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Author: Kerri Schmit


Practice, Practice Practice

The most common mistake players make when they are working on their short game is they park themselves in one spot and hit the same shot over and over.
For each shot you hit, try to simulate different shots and lies that you might encounter on the golf course.
The more often you practice hitting from lies you’ll get on the course, the more comfortable you’ll be when you see those lies when you play.
There are two basic types of practice:
1. Technique practice
• You Focus on the mechanics of your swing
2. Simulation practice
• You simply try to practice like you play.
Most players spend way too much time in technique practice mode.
Try spending at least 50 percent of your practice time simulating a round of golf when practicing your short game. That means hitting from a random location around the green, then taking a putter and finishing the hole.
You can also try setting a par score for yourself and keep track of your progress.
You must have a purpose for each shot, even when you practice. Pia Nilsson and Lynn Marriott wrote a fantastic book called “Every Shot Must Have A Purpose” that explains why you must adopt this mentality.
For the short game, analyze your lie, choose a trajectory and landing area, make practice swings to judge the distance, then hit the shot. Do this every time.
Lastly, experiment using different clubs in different situations. Most players already do this, but unfortunately they only do it throughout the course of a round. Spend practice time experimenting and you will come up with some “go-to” shots to use on the course.


And withdraws from The Northern Trust
In an Instagram post, Fowler confirmed that he has a partial tear in his right oblique muscle adding “I will be back healthy and competitive ASAP for the FedExCup and more than ready for the Ryder Cup!!”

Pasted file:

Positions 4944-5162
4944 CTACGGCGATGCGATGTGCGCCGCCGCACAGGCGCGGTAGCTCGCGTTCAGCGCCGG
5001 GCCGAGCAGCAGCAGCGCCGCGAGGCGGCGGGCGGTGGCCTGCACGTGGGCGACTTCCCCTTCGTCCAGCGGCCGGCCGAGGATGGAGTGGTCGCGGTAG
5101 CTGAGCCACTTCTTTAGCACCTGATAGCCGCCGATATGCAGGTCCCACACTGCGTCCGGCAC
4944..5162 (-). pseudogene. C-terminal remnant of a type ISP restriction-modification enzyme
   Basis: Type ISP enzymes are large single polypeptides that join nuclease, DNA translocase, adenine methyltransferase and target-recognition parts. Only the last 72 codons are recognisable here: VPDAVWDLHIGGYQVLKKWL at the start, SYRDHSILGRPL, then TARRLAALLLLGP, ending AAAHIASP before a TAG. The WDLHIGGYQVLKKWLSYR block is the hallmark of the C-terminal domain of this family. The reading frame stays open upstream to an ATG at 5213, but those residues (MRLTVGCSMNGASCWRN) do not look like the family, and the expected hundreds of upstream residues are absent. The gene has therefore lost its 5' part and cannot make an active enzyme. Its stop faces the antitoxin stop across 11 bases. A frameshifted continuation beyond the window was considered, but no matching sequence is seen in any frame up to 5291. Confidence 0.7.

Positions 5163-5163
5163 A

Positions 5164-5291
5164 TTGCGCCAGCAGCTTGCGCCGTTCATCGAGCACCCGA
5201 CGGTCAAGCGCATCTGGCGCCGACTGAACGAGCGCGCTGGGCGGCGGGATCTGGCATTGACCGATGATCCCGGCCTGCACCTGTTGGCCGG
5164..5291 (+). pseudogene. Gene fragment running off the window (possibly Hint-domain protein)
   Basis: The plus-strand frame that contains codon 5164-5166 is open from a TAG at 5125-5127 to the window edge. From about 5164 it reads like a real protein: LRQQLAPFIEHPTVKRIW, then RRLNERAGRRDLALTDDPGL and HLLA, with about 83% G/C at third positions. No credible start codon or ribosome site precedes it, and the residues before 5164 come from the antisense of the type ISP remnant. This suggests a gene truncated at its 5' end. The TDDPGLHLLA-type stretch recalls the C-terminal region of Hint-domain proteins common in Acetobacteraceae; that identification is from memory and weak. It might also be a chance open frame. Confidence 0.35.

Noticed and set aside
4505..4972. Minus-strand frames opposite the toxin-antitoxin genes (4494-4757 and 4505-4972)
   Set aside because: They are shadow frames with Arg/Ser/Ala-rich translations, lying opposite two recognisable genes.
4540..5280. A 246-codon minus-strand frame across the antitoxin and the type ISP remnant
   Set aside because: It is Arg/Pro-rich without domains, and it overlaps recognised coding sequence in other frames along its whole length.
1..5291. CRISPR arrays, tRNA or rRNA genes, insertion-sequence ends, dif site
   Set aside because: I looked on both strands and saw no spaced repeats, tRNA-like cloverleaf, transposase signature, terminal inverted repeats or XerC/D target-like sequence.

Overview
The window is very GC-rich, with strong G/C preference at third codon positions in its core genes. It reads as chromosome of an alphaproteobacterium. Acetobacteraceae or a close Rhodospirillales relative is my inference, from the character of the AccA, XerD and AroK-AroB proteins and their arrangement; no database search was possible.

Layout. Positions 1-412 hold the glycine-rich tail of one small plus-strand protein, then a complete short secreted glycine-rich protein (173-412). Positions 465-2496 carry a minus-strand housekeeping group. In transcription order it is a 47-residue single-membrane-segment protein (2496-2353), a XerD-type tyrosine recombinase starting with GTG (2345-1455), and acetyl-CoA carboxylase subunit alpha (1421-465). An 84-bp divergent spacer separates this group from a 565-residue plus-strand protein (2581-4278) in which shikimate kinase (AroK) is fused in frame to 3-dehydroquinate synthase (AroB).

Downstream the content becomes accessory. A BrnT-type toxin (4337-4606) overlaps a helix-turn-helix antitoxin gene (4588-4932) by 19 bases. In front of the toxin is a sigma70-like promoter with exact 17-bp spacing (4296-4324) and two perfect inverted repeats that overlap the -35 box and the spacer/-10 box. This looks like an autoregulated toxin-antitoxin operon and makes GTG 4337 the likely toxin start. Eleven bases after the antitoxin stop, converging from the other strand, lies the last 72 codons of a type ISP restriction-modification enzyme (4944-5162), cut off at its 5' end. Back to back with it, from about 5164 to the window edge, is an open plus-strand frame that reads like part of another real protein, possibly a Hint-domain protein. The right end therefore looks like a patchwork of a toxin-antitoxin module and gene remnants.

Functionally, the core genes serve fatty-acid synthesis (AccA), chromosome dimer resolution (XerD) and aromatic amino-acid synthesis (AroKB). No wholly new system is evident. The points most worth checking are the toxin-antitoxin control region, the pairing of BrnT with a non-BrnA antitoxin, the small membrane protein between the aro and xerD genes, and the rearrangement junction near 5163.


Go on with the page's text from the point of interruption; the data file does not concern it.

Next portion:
The injury that slowed Rickie Fowler at the PGA Championship will keep him out of the first event of the PGA Tour’s postseason. This will be the first time Fowler has missed a PGA Tour playoff.
“My team and I feel like it’s best not to play next week in the Northern Trust,” Fowler wrote. “I will be back healthy and competitive ASAP for the FedEx Cup and more than ready for the Ryder Cup!!!”
Fowler is one of eight players who earned automatic spots on the U.S. Ryder Cup team. His next opportunity to tee it up would be at the 100-man Dell Technologies Championship, where Fowler won in 2015.
Fowler has 12 top-25 finishes in 18 starts and is currently 17th in the season-long points race. Regardless of his performance in the first three playoffs, he’s in a good position to qualify for the 30-man Tour Championship for the fourth time in the last five years.–fowler-reveals-injury—woodland-sets-record.html


What to Do and How to Prevent Them.
Most Common Type of Golf Injuries
Acute injuries are usually the result of a single, traumatic episode, such as hitting the ground of a submerged tree root in a sand trap. Overuse injuries are more subtle and usually occur over time. These injuries will more often stem from the stress that the golfer puts on the back and shoulders when swinging.
The three most commonly injured areas of the body are the back, shoulder, and elbow. They should be treated with rest, a good stretching/warm-up program, and good, sound advice from a golf professional and/or sports medicine specialist.